The Physiology of Blood Pressure Control

The Physiology of Blood Pressure Control

The Physiology of Blood Pressure Control 150 150 Peter

The Physiology of Blood Pressure Control

Describe the physiology of blood pressure control. Causes of Primary Hypertension may include overactivity of the SNS; overactivity of the RAAS; alterations in other neurohumoral mediators of blood volume and vasomotor tone such as ANP, BNP, and adrenomedullin; inflammation; a complex interaction involving insulin resistance and endothelial function; and obesity-related hormonal changes. identify the organ damage that can occur as a result of Hypertension. Describe the pathophysiologic process of the organ damage.

Sample Paper


The physiology of blood pressure control can take place both in the long and short term. When it comes to short-term management of blood pressure the autonomic nervous system kicks in, where baroreceptors detect the changes in the blood. Again, a reduction in arterial pressure is exposed by baroreceptors that trigger a sympathetic response (Seidiel & Scholl, 2017). However, it is essential to note that Baroreceptors are unable to control blood pressure in the long term. The reason is that the mechanism at hand allows the receptors to reset themselves once the blood pressure is restored. On the other hand, long-term blood pressure regulation incorporates the renin-angiotensin-aldosterone system (RAAS). The overall response is sent to act on the sympathetic stimulation, thus decreasing the kidneys’ blood flow. Similarly, the ADH manages blood pressure reduction in the long term, producing the hypothalamus to manage the condition.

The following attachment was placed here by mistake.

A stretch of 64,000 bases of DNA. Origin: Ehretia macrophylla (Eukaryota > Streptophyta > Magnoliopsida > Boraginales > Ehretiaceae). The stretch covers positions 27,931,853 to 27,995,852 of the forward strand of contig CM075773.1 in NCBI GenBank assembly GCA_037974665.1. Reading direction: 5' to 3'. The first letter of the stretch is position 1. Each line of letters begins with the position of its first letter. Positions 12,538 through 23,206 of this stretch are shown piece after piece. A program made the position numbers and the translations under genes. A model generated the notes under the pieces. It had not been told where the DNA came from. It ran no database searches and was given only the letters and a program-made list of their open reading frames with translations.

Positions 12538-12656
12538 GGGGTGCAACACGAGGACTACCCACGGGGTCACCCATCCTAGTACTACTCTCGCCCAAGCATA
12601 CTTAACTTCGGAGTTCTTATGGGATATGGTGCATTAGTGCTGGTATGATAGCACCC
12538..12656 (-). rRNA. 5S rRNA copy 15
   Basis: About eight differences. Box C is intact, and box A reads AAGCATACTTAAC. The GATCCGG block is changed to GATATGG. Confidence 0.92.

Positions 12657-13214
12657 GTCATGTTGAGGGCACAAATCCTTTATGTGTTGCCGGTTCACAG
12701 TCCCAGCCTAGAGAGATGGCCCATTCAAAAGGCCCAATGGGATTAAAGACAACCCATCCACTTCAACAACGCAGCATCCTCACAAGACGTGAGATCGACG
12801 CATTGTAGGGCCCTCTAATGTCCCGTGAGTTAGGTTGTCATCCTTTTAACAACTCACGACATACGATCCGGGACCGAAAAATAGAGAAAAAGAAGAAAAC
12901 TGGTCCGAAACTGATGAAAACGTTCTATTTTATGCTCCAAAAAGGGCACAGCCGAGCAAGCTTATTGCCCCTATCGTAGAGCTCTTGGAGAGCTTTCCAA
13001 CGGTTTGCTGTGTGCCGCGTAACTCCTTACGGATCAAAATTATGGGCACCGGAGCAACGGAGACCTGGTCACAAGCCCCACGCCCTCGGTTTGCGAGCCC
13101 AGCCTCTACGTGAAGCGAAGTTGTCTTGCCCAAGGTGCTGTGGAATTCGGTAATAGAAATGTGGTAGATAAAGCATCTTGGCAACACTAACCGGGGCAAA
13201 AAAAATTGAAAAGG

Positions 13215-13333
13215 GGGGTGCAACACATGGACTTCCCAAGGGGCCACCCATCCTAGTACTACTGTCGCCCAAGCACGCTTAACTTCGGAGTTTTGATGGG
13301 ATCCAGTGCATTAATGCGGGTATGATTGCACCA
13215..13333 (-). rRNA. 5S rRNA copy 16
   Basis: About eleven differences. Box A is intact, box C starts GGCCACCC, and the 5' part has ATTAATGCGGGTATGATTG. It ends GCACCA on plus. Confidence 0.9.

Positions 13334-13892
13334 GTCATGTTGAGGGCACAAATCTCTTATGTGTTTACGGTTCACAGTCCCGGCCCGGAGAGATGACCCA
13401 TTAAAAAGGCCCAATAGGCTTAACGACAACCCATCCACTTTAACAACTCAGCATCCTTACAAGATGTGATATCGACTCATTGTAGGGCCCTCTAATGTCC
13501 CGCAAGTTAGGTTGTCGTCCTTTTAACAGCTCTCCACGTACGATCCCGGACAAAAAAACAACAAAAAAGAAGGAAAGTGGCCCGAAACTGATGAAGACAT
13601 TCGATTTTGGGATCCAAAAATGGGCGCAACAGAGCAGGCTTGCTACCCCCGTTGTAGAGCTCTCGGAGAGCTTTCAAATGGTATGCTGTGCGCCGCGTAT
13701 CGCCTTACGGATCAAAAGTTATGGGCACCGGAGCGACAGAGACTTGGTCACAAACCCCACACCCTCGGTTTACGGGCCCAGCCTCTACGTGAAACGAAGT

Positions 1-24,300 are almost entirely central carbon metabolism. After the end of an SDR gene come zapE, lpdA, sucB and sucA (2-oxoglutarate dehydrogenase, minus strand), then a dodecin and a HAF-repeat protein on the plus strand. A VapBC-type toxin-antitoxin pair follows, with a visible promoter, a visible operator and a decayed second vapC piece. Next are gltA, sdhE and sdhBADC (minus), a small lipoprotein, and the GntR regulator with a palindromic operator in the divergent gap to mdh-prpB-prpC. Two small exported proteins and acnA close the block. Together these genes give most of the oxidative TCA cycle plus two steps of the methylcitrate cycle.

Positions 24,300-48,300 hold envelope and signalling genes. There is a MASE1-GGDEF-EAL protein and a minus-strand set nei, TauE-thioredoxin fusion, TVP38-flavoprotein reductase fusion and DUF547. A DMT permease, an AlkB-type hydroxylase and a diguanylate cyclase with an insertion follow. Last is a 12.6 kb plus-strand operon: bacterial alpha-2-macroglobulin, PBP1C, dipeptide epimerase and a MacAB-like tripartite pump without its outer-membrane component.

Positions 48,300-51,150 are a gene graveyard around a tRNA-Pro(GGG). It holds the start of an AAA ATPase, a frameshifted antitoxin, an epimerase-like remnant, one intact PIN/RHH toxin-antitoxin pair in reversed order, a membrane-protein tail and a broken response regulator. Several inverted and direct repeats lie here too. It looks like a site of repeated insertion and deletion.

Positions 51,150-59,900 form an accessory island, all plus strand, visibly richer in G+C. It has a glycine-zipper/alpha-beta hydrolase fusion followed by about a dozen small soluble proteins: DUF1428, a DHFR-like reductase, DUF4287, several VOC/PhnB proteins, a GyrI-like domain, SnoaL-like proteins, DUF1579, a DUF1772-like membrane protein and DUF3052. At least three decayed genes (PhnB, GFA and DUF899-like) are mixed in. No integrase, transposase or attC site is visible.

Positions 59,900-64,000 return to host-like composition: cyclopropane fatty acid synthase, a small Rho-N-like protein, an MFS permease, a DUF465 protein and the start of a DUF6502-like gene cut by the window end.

On the other hand, there are instances of organ damage that take place due to hypertension. The hypertensive end-organ damage affects organs such as the heart where it causes coronary heart disease and heart failure (Monticone et al., 2018). Due to the high blood pressure, the arteries are highly affected, making them less elastic in the long run. Low elasticity decreases the blood flow and oxygen to the heart and thus causing heart disease. On the other hand, a decrease in blood flow results in chest pain commonly referred to as angina (Rubattu et al., 2015). In a nutshell, heart failure is more of a pathophysiologic state where the heart is affected via an abnormal cardiac function. Thus, the failure to pump blood at a rate commensurate with the body’s metabolism and thus a high diastolic pile-up of pressure.


Monticone, S., D’Ascenzo, F., Moretti, C., Williams, T. A., Veglio, F., Gaita, F., & Mulatero, P. (2018). Cardiovascular events and target organ damage in primary aldosteronism compared with essential hypertension: a systematic review and meta-analysis. The lancet Diabetes & endocrinology6(1), 41-50.

Rubattu, S., Pagliaro, B., Pierelli, G., Santolamazza, C., Di Castro, S., Mennuni, S., & Volpe, M. (2015). Pathogenesis of target organ damage in hypertension: role of mitochondrial oxidative stress. International Journal of Molecular Sciences16(1), 823-839.

Seidel, E., & Scholl, U. I. (2017). Genetic mechanisms of human hypertension and their implications for blood pressure physiology. Physiological genomics49(11), 630-652.